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Helicopter Trips

Some words about Helicopters from Paul, one of our Northland technicians...

Helicopters are very much like a magic carpet. A good pilot will give you a smooth ride and there is not much to do except strap in and enjoy the view. Most trips are undertaken between 1500 and 2500 feet.

At this height you are well clear of ground obstacles and below most aircraft.  Typically you get an amazing view into everyone's back yards, gardens and paddocks.

Pilots don't like going to look for hilltops (radio sites) when there is cloud about, because they have a natural aversion to inadvertently bumping into things. 

Hint. Pick a good day for your trip.

Pilots also have a natural aversion to power lines particularly near landing or lifting zones.

Safety in the air is entirely up to the pilot and your safety harness.

The real safety issues occur on the ground because of the two sets of meat choppers whirring about.

The tail rotor is the worst because its closer to the ground and you will come reasonable close, when putting equipment in the rear compartment.  The golden rule is "walk around the front of the helicopter" once the pilot gives you the OK.

The bubble at the front is OK, the dicer at the back will spoil your day.

Occasionally specific landing sites introduce extra hazards.  Akatere is a good example.  The edge of the landing zone is at the top of a rock bluff. Its not a site to absentmindedly wander about, because your next step could be rather big.

When you exit the helicopter at this site, keep your head down as you walk away. This is because the ground rises as you walk towards the hut putting your head within range of the overhead dicer. Obviously waving your hands (or indeed anything else)   above your head is not a good idea.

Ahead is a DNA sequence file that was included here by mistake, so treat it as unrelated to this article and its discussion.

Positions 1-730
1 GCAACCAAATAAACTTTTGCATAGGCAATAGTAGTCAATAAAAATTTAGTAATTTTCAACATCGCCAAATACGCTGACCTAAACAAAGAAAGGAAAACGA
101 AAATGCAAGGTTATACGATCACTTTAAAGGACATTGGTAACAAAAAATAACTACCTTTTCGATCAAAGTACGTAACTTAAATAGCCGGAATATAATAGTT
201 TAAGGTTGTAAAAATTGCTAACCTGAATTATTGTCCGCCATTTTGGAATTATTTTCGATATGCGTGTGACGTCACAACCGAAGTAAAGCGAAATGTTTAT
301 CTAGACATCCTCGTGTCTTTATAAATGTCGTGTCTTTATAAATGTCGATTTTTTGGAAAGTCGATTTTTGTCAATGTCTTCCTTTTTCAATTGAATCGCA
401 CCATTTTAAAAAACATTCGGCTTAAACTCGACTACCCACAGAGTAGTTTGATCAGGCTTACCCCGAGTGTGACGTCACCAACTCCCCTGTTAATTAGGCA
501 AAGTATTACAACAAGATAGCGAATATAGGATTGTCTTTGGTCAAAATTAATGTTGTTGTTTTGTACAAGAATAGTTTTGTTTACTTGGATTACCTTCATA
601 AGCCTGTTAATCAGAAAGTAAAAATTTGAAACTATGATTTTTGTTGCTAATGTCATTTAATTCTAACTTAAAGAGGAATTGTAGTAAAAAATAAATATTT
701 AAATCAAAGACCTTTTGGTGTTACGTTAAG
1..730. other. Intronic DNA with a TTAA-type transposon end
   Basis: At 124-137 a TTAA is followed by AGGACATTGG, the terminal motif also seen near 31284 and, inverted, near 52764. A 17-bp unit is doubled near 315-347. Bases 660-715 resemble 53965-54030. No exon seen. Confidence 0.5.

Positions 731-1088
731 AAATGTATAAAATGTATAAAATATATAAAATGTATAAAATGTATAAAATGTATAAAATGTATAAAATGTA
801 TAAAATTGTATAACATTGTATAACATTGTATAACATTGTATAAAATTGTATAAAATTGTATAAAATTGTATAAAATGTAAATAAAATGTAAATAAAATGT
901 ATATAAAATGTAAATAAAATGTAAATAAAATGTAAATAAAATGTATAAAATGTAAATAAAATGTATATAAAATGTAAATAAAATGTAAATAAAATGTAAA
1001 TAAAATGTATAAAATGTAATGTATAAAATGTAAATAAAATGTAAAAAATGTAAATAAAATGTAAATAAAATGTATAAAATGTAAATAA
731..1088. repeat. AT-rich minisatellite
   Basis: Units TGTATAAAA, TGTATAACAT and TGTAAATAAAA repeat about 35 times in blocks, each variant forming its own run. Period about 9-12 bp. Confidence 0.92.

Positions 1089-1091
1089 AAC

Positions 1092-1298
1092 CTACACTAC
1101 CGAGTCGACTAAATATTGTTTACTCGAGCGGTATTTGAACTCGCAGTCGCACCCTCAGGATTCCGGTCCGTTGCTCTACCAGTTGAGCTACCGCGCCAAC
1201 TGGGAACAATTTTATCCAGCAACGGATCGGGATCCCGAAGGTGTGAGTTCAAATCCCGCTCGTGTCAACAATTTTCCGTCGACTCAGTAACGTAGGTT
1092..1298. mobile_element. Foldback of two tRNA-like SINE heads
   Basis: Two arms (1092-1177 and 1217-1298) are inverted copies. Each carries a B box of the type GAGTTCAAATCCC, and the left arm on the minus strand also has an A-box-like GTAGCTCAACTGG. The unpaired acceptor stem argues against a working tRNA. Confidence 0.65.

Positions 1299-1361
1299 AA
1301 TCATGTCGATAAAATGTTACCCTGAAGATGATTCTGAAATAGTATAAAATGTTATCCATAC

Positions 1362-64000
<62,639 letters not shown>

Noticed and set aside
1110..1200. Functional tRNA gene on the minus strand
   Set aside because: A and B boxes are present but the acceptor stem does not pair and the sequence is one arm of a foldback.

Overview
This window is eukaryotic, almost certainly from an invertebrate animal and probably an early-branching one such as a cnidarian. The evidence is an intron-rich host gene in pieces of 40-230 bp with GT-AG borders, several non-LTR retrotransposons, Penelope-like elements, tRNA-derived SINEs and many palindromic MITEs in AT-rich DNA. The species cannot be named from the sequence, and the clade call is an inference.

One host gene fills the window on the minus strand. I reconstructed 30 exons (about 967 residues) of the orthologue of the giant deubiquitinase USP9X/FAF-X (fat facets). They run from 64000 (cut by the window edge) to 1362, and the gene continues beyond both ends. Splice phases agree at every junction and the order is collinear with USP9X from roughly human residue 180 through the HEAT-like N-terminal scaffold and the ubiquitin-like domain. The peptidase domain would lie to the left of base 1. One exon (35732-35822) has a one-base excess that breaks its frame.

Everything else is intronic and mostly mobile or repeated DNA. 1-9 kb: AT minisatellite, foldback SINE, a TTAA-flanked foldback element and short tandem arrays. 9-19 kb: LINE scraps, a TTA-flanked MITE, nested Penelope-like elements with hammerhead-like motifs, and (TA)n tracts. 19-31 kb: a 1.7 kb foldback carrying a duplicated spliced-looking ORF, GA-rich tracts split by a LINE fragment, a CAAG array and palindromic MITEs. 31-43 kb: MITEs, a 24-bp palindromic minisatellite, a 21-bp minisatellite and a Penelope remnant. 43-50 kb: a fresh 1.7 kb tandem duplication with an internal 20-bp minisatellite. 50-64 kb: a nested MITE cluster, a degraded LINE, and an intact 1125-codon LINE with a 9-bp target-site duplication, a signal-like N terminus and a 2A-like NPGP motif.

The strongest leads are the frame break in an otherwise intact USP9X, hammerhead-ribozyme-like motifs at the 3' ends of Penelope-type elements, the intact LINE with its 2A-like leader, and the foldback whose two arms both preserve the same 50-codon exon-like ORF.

One of the beauties of helicopters is there ability to sling load objects directly to your site. Take the pilots advice with respect to weight and balance.  Secure everything. A lead acid battery dropping several hundred feet will spoil Todds bank balance. Discuss and plan each stage of the lift and set down.

Do everything calmly and deliberately. Don't run.

Only the pilot will be aboard during the lift, and he has limited visibility downward, upward and behind (towards the tail rotor).

In our case the pilot removed the door so he could lean outwards for a better view. 

It also meant the pilot could set down the load close to the hut.

I like helicopters' because they have saved me a heap of leg work but like all useful tools, they have their risks and limitations. 

Keep safe out there. 

Remember the only dumb question, is the question you didn't ask. You don't know what you don't know.

If in any doubt, ask!


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